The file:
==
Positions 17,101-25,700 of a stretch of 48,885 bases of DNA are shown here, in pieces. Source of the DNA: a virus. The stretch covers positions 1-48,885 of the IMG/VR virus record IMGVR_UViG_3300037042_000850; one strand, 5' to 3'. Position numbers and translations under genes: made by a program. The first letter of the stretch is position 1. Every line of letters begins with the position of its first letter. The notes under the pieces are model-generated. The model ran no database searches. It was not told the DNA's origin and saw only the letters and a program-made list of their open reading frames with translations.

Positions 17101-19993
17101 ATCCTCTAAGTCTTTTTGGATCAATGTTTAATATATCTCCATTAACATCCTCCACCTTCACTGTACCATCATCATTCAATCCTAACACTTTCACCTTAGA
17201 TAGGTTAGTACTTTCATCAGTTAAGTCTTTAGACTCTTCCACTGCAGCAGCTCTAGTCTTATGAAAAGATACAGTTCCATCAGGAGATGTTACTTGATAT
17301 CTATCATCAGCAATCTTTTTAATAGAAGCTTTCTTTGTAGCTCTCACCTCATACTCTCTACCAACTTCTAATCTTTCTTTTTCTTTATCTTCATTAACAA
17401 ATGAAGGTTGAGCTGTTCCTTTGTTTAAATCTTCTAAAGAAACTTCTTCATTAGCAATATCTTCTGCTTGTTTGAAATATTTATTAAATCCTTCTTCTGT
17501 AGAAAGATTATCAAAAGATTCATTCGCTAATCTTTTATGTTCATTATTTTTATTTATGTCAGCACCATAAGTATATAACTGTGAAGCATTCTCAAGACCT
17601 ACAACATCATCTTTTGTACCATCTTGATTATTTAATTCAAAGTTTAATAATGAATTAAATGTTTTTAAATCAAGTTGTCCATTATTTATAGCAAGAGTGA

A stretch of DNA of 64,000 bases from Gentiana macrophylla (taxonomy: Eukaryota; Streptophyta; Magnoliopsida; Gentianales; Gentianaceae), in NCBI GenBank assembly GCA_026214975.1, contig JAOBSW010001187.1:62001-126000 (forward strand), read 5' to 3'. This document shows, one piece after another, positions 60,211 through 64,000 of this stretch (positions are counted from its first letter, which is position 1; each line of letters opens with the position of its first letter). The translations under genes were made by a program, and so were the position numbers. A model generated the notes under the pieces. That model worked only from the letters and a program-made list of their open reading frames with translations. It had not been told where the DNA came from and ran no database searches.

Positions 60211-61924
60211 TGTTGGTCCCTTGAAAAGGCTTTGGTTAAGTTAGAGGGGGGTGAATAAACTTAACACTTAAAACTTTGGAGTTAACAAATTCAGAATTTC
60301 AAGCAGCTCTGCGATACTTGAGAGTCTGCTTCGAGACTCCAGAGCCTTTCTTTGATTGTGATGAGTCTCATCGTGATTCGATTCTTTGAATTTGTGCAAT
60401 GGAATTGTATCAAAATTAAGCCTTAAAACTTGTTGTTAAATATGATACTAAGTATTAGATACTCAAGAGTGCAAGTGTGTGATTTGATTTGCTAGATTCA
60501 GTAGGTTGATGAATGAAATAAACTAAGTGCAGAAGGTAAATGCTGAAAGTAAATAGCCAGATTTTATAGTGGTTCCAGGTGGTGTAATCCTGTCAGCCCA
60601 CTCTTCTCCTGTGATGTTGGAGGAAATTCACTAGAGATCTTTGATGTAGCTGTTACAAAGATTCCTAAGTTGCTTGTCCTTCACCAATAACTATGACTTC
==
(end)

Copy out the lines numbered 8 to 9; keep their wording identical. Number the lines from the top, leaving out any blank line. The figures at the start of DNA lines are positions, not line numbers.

17601 ACAACATCATCTTTTGTACCATCTTGATTATTTAATTCAAAGTTTAATAATGAATTAAATGTTTTTAAATCAAGTTGTCCATTATTTATAGCAAGAGTGA

A stretch of DNA of 64,000 bases from Gentiana macrophylla (taxonomy: Eukaryota; Streptophyta; Magnoliopsida; Gentianales; Gentianaceae), in NCBI GenBank assembly GCA_026214975.1, contig JAOBSW010001187.1:62001-126000 (forward strand), read 5' to 3'. This document shows, one piece after another, positions 60,211 through 64,000 of this stretch (positions are counted from its first letter, which is position 1; each line of letters opens with the position of its first letter). The translations under genes were made by a program, and so were the position numbers. A model generated the notes under the pieces. That model worked only from the letters and a program-made list of their open reading frames with translations. It had not been told where the DNA came from and ran no database searches.